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author:("boiteux, A.")
1.  Keep an Ear Out for Francisella tularensis: Otomastoiditis Cases after Canyoneering 
We report here three unusual cases of otomastoiditis due to Francisella tularensis, complicated by cervical abscesses and persistent hearing loss, plus facial paralysis for one patient. Intriguingly, the three patients had practiced canyoneering independently in the same French river, between 2009 and 2014, several days before clinical symptoms onset. The results point out that fresh water exposure may be a potential contamination route for tularemia. Besides, due to the frequent complications and sequelae, we believe that F. tularensis should be considered as a possible etiology in case of otitis media, failure of the conventional antibiotic treatment, and suspicious exposure of the bacteria.
PMCID: PMC4776157  PMID: 26973838
Francisella tularensis; otitis media; otomastoiditis; canyoneering; France
2.  Nontuberculous Mycobacteria: An Underestimated Cause of Bioprosthetic Valve Infective Endocarditis 
Open Forum Infectious Diseases  2015;2(2):ofv047.
From 2010 to 2013, 5 cases of nontuberculous mycobacteria infective endocarditis (IE), exclusively from bioprosthesis, were diagnosed in three hospitals out of 370 blood culture-negative-suspected IE. The porcine origin of this underestimated etiology is questioned.
Background. Atypical mycobacteria, or nontuberculous mycobacteria (NTM), have been barely reported as infective endocarditis (IE) agents.
Methods. From January 2010 to December 2013, cardiac valve samples sent to our laboratory as cases of blood culture-negative suspected IE were analyzed by 16S rDNA polymerase chain reaction (PCR). When positive for NTM, hsp PCR allowed species identification. Demographic, clinical, echocardiographic, histopathological, and Ziehl-Neelsen staining data were then collected.
Results. Over the study period, 6 of 370 cardiac valves (belonging to 5 patients in 3 hospitals) were positive for Mycobacterium chelonae (n = 5) and Mycobacterium lentiflavum (n = 1) exclusively on bioprosthetic material. The 5 patients presented to the hospital for heart failure without fever 7.1–18.9 months (median 13.1 months) after biological prosthetic valve implantation. Echocardiography revealed paravalvular regurgitation due to prosthesis dehiscence in all patients. Histopathological examination of the explanted material revealed inflammatory infiltrates in all specimens, 3 of which were associated with giant cells. Gram staining and conventional cultures remained negative, whereas Ziehl-Neelsen staining showed acid-fast bacilli in all patients. Allergic etiology was ruled out by antiporcine immunoglobulin E dosages. These 5 cases occurred exclusively on porcine bioprosthetic material, revealing a statistically significant association between bioprosthetic valves and NTM IE (P < .001).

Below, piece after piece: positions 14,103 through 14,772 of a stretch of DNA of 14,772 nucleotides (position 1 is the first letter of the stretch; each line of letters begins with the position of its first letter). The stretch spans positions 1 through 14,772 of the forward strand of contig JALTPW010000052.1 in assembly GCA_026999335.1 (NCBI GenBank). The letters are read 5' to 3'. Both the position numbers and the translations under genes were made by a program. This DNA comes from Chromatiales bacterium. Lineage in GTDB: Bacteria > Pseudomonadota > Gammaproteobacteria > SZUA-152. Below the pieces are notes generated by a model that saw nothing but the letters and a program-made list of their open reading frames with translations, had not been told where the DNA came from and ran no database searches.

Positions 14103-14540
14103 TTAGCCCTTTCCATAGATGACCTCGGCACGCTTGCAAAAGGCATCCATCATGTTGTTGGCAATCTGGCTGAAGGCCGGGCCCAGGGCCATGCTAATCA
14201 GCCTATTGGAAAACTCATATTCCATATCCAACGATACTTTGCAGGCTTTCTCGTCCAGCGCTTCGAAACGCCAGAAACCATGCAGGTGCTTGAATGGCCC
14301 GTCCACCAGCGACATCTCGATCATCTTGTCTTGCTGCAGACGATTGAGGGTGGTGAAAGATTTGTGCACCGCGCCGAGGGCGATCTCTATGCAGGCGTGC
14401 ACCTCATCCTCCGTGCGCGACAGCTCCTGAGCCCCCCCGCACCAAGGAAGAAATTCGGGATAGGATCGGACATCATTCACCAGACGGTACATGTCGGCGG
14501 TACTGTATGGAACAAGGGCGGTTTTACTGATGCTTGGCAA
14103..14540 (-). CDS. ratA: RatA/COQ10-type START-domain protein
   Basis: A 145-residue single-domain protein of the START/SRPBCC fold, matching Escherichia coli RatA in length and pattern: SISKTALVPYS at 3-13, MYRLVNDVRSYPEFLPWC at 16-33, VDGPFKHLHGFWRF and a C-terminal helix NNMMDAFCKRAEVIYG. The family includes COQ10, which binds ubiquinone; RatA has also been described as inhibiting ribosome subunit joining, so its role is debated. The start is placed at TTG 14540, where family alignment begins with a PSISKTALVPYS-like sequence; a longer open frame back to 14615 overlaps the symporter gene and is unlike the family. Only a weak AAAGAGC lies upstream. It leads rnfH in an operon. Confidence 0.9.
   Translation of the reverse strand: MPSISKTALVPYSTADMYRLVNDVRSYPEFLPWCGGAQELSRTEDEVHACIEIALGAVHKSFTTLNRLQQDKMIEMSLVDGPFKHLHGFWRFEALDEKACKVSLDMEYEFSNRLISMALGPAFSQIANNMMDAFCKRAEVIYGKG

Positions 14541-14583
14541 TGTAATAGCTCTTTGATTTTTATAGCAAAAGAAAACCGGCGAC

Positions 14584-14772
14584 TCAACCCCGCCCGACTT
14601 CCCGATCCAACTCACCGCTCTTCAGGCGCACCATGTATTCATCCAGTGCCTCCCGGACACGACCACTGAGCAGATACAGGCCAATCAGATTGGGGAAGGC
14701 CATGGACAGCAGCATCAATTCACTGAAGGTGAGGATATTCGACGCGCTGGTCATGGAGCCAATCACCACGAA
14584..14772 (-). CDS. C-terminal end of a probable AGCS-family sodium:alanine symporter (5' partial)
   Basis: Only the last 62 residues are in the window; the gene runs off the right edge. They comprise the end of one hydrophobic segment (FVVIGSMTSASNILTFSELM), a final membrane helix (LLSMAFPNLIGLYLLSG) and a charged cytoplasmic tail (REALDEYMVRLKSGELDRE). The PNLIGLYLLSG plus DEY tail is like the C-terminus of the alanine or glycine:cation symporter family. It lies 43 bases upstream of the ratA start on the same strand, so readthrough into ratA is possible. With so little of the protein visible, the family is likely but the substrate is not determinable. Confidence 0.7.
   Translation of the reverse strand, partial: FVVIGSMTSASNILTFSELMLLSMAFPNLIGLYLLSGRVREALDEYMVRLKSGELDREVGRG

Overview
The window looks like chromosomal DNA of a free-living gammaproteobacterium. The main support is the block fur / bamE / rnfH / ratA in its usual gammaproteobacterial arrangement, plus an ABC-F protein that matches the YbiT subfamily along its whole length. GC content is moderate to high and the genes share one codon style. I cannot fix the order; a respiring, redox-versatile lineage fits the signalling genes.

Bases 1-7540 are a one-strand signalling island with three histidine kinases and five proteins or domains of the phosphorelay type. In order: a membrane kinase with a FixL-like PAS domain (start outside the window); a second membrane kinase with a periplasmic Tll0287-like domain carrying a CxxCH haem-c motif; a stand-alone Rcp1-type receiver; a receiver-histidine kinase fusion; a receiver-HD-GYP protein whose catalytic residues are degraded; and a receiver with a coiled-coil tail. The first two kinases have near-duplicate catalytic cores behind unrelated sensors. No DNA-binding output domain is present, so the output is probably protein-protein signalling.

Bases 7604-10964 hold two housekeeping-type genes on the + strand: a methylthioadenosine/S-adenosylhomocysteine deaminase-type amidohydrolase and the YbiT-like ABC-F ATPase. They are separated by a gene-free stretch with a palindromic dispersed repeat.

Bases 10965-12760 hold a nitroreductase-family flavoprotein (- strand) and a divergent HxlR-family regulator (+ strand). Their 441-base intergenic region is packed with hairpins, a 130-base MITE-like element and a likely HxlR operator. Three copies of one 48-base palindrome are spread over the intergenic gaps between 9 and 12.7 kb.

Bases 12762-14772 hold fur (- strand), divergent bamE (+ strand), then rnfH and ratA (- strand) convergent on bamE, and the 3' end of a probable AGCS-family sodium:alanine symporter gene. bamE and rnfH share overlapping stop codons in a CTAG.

Conclusions. The body of evidence confirmed the diagnosis of prosthetic IE. The statistically significant association between bioprosthetic valves and NTM IE encourages systematic Ziehl-Neelsen staining of explanted bioprosthetic valves in case of early bioprosthesis dysfunction, even without an obvious sign of IE. In addition, we strongly question the cardiac bioprosthesis conditioning process after animal sacrifice.
PMCID: PMC4511745  PMID: 26213691
bioprosthetic valve; infective endocarditis; nontuberculous mycobacteria
3.  Pharmacokinetic-Pharmacodynamic Modeling of Unboosted Atazanavir in a Cohort of Stable HIV-Infected Patients 
Limited data on the pharmacokinetics and pharmacodynamics (PK/PD) of unboosted atazanavir (uATV) in treatment-experienced patients are available. The aim of this work was to study the PK/PD of unboosted atazanavir in a cohort of HIV-infected patients. Data were available for 58 HIV-infected patients (69 uATV-based regimens). Atazanavir concentrations were analyzed by using a population approach, and the relationship between atazanavir PK and clinical outcome was examined using logistic regression. The final PK model was a linear one-compartment model with a mixture absorption model to account for two subgroups of absorbers. The mean (interindividual variability) of population PK parameters were as follows: clearance, 13.4 liters/h (40.7%), volume of distribution, 71.1 liters (29.7%), and fraction of regular absorbers, 0.49. Seven subjects experienced virological failure after switch to uATV. All of them were identified as low absorbers in the PK modeling. The absorption rate constant (0.38 ± 0.20 versus 0.75 ± 0.28 h−1; P = 0.002) and ATV exposure (area under the concentration-time curve from 0 to 24 h [AUC0–24], 10.3 ± 2.1 versus 22.4 ± 11.2 mg · h · liter−1; P = 0.001) were significantly lower in patients with virological failure than in patients without failure. In the logistic regression analysis, both the absorption rate constant and ATV trough concentration significantly influenced the probability of virological failure. A significant relationship between ATV pharmacokinetics and virological response was observed in a cohort of HIV patients who were administered unboosted atazanavir. This study also suggests that twice-daily administration of uATV may optimize drug therapy.
PMCID: PMC3535925  PMID: 23147727
5.  Clostridium sordellii Brain Abscess Diagnosed by 16S rRNA Gene Sequencing ▿  
Journal of Clinical Microbiology  2010;48(9):3443-3444.
Clostridium sordellii is usually associated with skin and soft tissue infections. We describe the first case to our knowledge of a Clostridium sordellii-associated brain abscess, diagnosed by 16S rRNA gene sequencing, expanding the microbiological spectrum of brain abscesses, with emphasis on the role of 16S rRNA gene PCR in their etiologic diagnosis.
PMCID: PMC2937712  PMID: 20610672
7.  Decreased Production of Local Immunoglobulin A to Pneumocystis carinii in Bronchoalveolar Lavage Fluid from Human Immunodeficiency Virus-Positive Patients 
Infection and Immunity  2000;68(3):1054-1060.